Eurogate, Europe's biggest container terminal operator, boosted 2010 traffic 5.2 percent from a year ago, trailing double digit increases at rival terminals due to lower Hamburg volume and sluggish growth in Italy.
The Bremen-based company handled 12.63 million 20-foot equivalent units last year at nine terminals across Europe, compared with 12 million TEUs in 2009.
This compares with a record 14.2 million TEUs in 2008 and 13.9 million TEUs in 2007.
By The Numbers: Europe-North America Westbound Container Trade
The market has turned the corner but "it will be some time before we catch up with the boom years," said Eurogate chairman Thomas Eckelmann.
"An intelligent business policy and stringent cost management therefore remain important prerequisites for achieving our goals even in the aftermath of the crisis."
Bremerhaven was the best performer, boosting volume 7.4 percent to 4.9 million TEUs, enabling Eurogate to discontinue short time working at the north German port.
Hamburg saw traffic shrink almost 1 percent to 2.1 million TEUs, reportedly due to the loss of a Maersk Line Asia-Europe service.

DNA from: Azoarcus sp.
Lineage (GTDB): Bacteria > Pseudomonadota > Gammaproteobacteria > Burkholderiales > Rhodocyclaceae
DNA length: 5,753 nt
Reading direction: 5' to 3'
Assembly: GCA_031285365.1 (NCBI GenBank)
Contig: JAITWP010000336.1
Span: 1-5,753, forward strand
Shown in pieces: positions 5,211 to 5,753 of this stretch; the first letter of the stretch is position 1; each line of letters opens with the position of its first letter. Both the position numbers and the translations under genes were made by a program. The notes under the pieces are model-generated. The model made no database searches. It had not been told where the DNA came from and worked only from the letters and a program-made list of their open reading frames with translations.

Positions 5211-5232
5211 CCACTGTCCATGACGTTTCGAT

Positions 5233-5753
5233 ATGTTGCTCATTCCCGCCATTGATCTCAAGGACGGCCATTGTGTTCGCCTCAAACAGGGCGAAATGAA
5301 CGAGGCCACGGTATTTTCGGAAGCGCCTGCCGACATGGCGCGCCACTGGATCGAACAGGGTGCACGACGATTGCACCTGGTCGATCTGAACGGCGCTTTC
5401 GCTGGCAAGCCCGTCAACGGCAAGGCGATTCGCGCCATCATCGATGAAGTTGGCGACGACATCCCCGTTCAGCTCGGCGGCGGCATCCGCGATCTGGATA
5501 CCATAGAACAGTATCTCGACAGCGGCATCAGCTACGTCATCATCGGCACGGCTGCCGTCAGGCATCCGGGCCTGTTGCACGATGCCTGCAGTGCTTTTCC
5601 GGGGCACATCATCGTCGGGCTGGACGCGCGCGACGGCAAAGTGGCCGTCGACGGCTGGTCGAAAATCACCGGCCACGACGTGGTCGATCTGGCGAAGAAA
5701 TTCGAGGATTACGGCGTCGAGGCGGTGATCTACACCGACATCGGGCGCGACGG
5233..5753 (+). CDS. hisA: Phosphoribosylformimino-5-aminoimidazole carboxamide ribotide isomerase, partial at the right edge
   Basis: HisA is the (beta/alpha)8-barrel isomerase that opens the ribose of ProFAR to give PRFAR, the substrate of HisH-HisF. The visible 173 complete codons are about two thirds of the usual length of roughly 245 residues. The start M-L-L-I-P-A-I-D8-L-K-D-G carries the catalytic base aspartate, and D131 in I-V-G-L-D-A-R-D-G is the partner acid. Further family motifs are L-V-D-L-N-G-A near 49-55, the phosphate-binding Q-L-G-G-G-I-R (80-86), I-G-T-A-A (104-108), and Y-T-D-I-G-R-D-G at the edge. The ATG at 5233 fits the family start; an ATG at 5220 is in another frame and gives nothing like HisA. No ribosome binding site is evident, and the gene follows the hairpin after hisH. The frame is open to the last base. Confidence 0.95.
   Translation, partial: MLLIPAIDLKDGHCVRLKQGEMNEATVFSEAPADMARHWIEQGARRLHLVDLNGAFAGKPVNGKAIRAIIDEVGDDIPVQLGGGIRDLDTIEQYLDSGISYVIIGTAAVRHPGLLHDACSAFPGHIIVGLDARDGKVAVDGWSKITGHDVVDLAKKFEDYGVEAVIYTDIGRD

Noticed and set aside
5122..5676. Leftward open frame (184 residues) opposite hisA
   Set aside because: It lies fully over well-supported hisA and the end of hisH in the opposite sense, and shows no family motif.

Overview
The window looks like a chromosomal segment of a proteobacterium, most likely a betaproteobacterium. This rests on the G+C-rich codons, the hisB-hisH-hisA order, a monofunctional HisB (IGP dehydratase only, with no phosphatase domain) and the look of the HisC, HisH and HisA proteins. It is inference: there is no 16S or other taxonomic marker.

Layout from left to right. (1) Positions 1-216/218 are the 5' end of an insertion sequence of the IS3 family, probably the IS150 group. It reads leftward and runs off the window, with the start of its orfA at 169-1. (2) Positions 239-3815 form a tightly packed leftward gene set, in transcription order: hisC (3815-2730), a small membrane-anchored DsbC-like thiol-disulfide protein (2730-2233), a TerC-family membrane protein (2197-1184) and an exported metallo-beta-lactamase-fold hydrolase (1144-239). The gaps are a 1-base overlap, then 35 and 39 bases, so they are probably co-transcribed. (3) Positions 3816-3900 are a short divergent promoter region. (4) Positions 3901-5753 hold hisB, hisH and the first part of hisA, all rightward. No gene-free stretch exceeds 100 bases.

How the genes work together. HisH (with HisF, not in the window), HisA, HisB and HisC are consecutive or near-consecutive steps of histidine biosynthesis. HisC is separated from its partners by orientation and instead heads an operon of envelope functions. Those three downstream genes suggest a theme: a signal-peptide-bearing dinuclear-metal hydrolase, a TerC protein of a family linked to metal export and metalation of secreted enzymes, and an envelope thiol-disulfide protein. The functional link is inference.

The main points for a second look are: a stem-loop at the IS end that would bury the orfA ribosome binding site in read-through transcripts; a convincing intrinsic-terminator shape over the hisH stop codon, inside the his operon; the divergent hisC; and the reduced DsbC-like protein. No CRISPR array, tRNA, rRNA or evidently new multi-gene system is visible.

Eurogate's six minority-owned Italian terminals, including the Giaio Tauro and Cagliari transshipment hubs, grew traffic just 0.8 percent to 4.7 million TEUs.
Eurogate, a joint venture between Bremen-based BLG and Eurokai of Hamburg, has a 33.4 percent stake in Contship Italia, Italy's largest container terminal operator.
The Tanger terminal in Morocco, which began operations in 2007, boosted volume 56.3 percent to over 680,000 TEUs.
Traffic in Lisbon, Portugal, jumped 1.7 percent to 231,000 TEUs.
Eckelmann voiced "grave concern" that delays in deepening the shipping channels of the Elbe and Weser rivers could undermine Hamburg and Bremerhaven's ability to compete with rival north European ports as ocean carriers introduce ships "that are ever wider and have deeper draughts."
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